Seroquel best buy It’s October. I have two kids in elementary school. This means that I get uninterrupted time to work while they are in school, which is a huge boon. It also means that I have other responsibilities I don’t normally have in the summer, like making lunches in the morning, flurries of dates to manage for permission slips and costumes and field trips, and I have to adhere to a bus schedule that’s much earlier. I consider it a pretty fair trade off.
is it illegal to buy modafinil online uk But then there are…extras. One of those extras is the constant low level radar scan for lice. We’ve never had lice in our house, so we’ve been spared, but I’m certainly not dumb enough to think we are above it, so I have to stay vigilant.
The other week I got a call from a lovely friend to tell me that they had found lice in her daughter’s hair and since our girls had been playing together, I probably wanted to take a look-see and make sure we weren’t affected. I just want to say how very grateful I am that she had the courage to make that phone call. Lots of people don’t because it’s too embarrassing or they’re too proud, or they can’t make the time, or whatever they decide to tell themselves, and then just silently pass on the plague. I’d like to think these furtive lice sharers walk through the halls of the school like Silas, the crazy albino monk in the Da Vinci Code, shooting lice from the corners of the school with (unregistered) lice guns. But I digress.
The call from my friend was essentially an APB that launched a 24 hour manhunt which included the purchase of a lice comb, physical head frisking, and random checkpoints. The checkpoints were impromptu and basically would ensue when I was walking past one of my children, my head started itching, and I would sidle next to him or her and start perusing his or her head for small movements and tiny white dots. Also included were panicked calls to insurance companies about whether or not they covered nitpicking (Seriously – that is really a thing! And I couldn’t tell you why, but for some reason in our part of the country the Eastern Europeans have got this particular market covered.)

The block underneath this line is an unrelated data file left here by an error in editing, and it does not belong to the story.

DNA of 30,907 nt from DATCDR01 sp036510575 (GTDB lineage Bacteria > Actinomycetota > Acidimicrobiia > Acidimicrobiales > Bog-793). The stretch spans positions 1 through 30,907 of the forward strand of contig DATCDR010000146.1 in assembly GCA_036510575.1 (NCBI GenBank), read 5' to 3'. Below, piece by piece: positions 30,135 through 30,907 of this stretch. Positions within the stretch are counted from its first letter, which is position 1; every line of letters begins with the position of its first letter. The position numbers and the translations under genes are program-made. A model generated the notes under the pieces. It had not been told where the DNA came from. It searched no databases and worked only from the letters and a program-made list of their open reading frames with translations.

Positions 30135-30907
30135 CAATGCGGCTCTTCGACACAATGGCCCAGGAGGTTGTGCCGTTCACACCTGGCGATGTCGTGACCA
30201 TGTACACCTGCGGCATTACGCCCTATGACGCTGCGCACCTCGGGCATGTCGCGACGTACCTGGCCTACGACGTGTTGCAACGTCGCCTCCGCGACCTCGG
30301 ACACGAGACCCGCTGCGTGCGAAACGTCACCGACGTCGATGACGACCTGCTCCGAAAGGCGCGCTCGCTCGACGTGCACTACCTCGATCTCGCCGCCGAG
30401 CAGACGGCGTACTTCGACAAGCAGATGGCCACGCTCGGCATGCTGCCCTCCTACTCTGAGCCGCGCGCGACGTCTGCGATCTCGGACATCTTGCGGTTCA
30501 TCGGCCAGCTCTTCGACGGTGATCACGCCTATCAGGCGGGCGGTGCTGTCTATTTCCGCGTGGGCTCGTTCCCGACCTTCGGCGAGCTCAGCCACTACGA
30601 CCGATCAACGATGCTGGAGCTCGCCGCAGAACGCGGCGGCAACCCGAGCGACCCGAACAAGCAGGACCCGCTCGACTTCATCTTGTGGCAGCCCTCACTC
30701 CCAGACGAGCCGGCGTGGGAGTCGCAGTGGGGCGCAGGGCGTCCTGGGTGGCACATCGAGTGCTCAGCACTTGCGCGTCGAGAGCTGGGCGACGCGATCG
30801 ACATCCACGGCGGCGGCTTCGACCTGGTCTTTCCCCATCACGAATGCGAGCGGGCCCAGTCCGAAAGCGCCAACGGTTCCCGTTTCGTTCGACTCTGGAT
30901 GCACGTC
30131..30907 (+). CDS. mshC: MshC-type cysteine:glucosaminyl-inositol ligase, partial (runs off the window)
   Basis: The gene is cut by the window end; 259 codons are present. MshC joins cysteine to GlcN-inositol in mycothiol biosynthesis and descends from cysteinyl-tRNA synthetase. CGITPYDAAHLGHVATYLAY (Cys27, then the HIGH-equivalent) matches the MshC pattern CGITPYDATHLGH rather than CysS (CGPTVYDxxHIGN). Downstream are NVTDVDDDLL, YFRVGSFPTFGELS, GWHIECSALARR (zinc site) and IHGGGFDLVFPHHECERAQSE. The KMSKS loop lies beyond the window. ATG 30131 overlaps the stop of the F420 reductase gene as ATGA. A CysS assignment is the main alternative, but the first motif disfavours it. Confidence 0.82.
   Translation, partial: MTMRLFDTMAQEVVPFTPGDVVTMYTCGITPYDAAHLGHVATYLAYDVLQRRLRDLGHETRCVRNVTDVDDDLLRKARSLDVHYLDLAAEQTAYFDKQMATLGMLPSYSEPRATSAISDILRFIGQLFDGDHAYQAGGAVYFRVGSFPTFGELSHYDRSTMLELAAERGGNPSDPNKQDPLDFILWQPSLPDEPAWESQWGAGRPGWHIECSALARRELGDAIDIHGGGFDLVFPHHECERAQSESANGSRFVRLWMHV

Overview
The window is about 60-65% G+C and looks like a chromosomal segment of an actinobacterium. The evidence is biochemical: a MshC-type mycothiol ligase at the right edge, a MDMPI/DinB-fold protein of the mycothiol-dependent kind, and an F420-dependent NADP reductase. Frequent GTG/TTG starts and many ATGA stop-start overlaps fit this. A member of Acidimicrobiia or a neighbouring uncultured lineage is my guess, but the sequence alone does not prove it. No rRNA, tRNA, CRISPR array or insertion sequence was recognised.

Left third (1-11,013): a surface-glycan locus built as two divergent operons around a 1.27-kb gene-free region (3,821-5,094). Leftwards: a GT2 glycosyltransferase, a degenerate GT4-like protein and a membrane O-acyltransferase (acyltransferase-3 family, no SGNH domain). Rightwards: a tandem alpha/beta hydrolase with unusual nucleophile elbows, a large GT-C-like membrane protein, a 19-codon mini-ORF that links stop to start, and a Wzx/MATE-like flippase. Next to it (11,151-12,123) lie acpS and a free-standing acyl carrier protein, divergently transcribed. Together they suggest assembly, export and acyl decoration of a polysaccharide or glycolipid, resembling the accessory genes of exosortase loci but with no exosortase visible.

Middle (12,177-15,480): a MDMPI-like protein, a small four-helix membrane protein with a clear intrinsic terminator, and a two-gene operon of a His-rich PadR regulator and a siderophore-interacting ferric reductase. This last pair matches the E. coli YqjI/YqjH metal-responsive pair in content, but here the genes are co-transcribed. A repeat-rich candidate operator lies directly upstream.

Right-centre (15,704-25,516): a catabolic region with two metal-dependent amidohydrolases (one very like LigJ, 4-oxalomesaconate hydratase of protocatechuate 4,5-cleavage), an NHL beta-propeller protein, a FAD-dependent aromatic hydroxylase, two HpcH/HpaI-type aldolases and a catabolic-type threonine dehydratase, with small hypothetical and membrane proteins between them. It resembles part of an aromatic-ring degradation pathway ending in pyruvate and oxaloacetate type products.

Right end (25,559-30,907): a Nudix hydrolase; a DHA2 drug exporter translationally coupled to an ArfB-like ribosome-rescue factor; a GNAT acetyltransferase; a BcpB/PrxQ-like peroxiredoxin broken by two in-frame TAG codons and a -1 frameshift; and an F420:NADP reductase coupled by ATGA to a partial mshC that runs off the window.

I could feel myself spiraling into a a deep, dark cycle of neurosis looking for tiny creatures that may or may not be there. From my reading on essential oils, I knew that tea tree oil (really just a few drops each time we shampoo) is known to ward off the little critters, so in the execution of my clampdown, I decided this was going to be the first line of defense. But at this point I was so worked up, I decided it was time for more drastic application because we had confirmed reports. So I took the tea tree oil out and dropped about 8 drops, undiluted, along the hairline for both kids.
As soon as the third drop landed on my son’s head, he said, “Mom, is this the oil that the lice don’t like?”
“Well, I can understand. I don’t really like it either.”
“You’ll like it better than having lice.”
“Okay.” (Translation – I can tell you are past the point of no return, so I’d better just stand here while you anoint me.)
My daughter just stood quietly waiting in line for her turn. (She can read a room quicker than a speed reader going through Green Eggs and Ham.) She did voice her opinion by saying, “Mommy? I don’t really like the way it smells either.” Duly noted.
I then put the oil on my own head.
And we walked to the bus stop.
Insert elevator music.
About eight hours later, I got them off the bus, all smiles. My daughter said, “Mom, the smell of the oil got on the bus.” I looked at her, puzzled, not understanding.
“What do you mean it got on the bus? Did it get on the windows when you put your head against the window?”
Then my son piped in. “No, mom! As soon as we got on the bus, someone said, ‘WHAT IS THAT SMELL?!?!?’ and I said, ‘It’s US! It’s me and my sister! My mom doused us with tea tree oil, and it stinks!'”
I told my husband the story when he got home and he started laughing. “Ahh, tea tree oil. Just like tiger balm. INSTANT DE-FRIENDER.”
Tiger balm’s a lot more mainstream now, but back in the day, if you had immigrant Chinese parents and you got hurt, tiger balm was the go-to panacea. Kind of like Windex in My Big Fat Greek Wedding. The thing is, if you grew up with tiger balm, you really didn’t think anything of it. I mean, you knew it smelled bad when your parents put it on, but you had no idea there were alternatives that didn’t smell at all. The worst thing was that you didn’t know other people were using all the alternatives (like ice), and that tiger balm smelled really weird, until you were outed. And the outing usually started with “What is that smell?” And then you would think, “What smell? I don’t smell anything out of the ordinary.” Until you slowly realized as the heads and noses were turning in your direction that the smell was you.
Luckily my kids didn’t lose any friends that day, probably because my son ‘fessed up right away. As far as I can tell they haven’t been ostracized. I’m also no longer dousing them with that intensity (I eventually did go with a few drops while washing the hair). But I am walking the beat, keeping an eye out for Silas. Those assassin monks are very tricky…